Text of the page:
We know. That is the inescapable fact about the Chinese Communist Party’s treatment of the country’s inmates. It is not what is happening there. It is that we know about it. We know about a million people in mind-control camps. The extermination of ancient cultures, languages, and religions. The kidnapping of children. Mass population control backed by a new system of high-tech surveillance that makes the Telescreen of George Orwell’s novel 1984 seem like a mild intrusion. We know about it all. We know about the “harvesting” of organs from political prisoners—state-sponsored butchery, to give it its real name. We know about the cover-ups—of Tiananmen Square, of the Cultural Revolution, of the Great Leap Forward, of the occupation of Tibet. We know about the environmental degradation.
Yet we keep silent. China is too big, too rich, too powerful to offend. Its tentacles of influence reach deep into the West. The U.S. President himself asks for Chinese help in dealing with his political problems. The City of London is afloat on a sea of Chinese money. German exporters salivate at the prospect of selling to China’s middle classes and emerging businesses. China buys the West’s debt, sells it the products needed to keep consumers happy, and radiates stability and strength.
I am angry about my own government’s weakness on this. I am angry about the failure of big Western countries to stand up for Taiwan, for the protesters in Hong Kong, and for human rights everywhere under the rule of the Chinese Communist Party’s dictatorship.
But I am particularly sad that the ex-captive nations of Central and Eastern Europe are so silent. They know what it is like to feel suffocated by an occupying power. They know what it is like to see your children’s minds poisoned by propaganda. They know what it is like to see your history falsified, your heroes jailed and your nightmares come true. They know what it is like to see the outside world shrug its shoulders and move along. Life is complicated. Your country and your people were in the wrong place at the wrong time. Sorry.
What makes this all the more aggravating is that these countries, now that they are free, are all too happy to stay preoccupied with their own grief and glory. I have nothing against commemorating atrocities and celebrating victories. Patriotism and social cohesion require a sense of shared history and destiny. But these events must be seen in the context of the equally grave violations of human dignity and freedom happening right now. What is the point of marking, yet again, Yalta, Katyn, the Molotov-Ribbentrop Pact, the treaty of Trianon, the Holodomor, the Great Terror, the Prague Spring, the Warsaw Uprising, or the Tartu Peace Treaty when we are ignoring the torments and tribulations inflicted on our suffering brothers and sisters on the other side of the world?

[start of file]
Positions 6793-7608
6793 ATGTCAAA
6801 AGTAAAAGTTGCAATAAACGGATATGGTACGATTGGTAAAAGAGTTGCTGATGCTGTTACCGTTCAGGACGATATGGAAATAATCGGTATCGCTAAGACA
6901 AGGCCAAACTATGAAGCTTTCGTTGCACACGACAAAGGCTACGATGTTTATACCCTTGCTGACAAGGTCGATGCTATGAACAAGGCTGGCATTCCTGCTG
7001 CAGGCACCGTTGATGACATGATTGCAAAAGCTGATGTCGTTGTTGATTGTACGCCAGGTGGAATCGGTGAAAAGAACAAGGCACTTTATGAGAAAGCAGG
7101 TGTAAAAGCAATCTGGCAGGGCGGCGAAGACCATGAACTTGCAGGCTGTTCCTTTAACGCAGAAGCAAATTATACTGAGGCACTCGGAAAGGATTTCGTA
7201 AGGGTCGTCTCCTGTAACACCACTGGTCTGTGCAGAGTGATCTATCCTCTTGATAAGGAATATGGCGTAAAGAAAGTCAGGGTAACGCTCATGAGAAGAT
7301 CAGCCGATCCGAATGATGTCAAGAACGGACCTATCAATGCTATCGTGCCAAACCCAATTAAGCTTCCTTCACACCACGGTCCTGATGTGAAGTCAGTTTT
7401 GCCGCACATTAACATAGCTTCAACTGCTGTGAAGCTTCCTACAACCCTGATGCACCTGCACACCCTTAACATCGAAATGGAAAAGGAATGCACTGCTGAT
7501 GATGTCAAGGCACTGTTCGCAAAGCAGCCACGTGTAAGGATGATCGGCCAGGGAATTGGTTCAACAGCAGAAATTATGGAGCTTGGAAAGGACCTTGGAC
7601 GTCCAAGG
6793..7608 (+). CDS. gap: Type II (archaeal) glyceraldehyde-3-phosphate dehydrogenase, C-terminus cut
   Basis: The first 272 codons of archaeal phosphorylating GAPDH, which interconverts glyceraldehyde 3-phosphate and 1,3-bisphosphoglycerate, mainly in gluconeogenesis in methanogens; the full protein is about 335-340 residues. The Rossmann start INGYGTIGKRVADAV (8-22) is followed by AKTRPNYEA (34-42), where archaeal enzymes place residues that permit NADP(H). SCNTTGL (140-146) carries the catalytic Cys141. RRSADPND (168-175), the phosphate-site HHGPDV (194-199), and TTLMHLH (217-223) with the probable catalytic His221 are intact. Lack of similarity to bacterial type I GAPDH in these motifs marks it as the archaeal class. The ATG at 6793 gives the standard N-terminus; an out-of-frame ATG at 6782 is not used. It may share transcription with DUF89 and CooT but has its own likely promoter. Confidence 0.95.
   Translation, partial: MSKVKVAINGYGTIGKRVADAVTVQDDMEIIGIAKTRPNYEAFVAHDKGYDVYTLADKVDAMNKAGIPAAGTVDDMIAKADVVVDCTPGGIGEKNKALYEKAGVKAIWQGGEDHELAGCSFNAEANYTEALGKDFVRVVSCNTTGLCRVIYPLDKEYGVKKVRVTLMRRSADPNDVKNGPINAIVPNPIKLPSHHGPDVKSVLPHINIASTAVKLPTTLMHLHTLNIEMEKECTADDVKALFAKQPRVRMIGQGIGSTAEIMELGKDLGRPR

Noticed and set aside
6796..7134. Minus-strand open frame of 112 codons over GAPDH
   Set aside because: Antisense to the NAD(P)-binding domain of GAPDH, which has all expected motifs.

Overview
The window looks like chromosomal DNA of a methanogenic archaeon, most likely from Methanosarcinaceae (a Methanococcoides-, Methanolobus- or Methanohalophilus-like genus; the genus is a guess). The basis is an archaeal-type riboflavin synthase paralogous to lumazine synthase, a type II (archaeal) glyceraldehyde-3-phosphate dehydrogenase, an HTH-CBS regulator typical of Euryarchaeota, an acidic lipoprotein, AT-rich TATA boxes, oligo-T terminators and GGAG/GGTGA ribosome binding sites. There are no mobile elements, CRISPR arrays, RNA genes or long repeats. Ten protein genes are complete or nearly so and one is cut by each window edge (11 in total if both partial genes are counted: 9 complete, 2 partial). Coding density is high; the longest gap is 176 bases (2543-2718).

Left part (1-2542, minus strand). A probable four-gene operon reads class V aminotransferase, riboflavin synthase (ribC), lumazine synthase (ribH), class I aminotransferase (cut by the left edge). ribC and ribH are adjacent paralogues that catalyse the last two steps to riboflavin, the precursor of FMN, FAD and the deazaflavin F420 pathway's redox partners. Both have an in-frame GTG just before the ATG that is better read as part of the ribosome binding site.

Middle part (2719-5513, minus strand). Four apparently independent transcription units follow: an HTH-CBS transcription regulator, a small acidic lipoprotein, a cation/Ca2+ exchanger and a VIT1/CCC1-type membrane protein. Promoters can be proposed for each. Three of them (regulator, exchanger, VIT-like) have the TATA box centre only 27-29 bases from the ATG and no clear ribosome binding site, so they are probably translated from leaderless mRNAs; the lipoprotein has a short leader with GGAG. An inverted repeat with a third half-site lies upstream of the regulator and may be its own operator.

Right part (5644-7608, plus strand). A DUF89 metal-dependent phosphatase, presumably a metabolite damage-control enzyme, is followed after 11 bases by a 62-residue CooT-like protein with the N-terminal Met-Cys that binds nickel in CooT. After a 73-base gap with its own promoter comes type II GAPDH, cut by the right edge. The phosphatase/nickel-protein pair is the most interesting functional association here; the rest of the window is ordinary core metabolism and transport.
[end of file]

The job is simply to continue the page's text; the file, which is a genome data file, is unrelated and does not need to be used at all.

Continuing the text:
The common thread of most of the region’s history is the feeling of neglect and betrayal. The outside world knew what Stalin, Hitler, and other criminals were up to. But it did nothing. Countries that were once victims of that moral laziness are now perpetrators of it, and with far less excuse for ignorance and apathy. At all future historical commemorations in central and Eastern Europe, I want to see Chinese dissidents, Tibetan émigrés, Hong Kong protesters, and Taiwanese dignitaries in places of honor, speaking about how their present-day struggles echo those of their hosts in years past. Otherwise, our celebrations are a cynical, self-indulgent sham. We know. The question is what we do with that knowledge. History is watching us.
Europe’s Edge is CEPA’s online journal covering critical topics on the foreign policy docket across Europe and North America. All opinions are those of the author and do not necessarily represent the position or views of the institutions they represent or the Center for European Policy Analysis.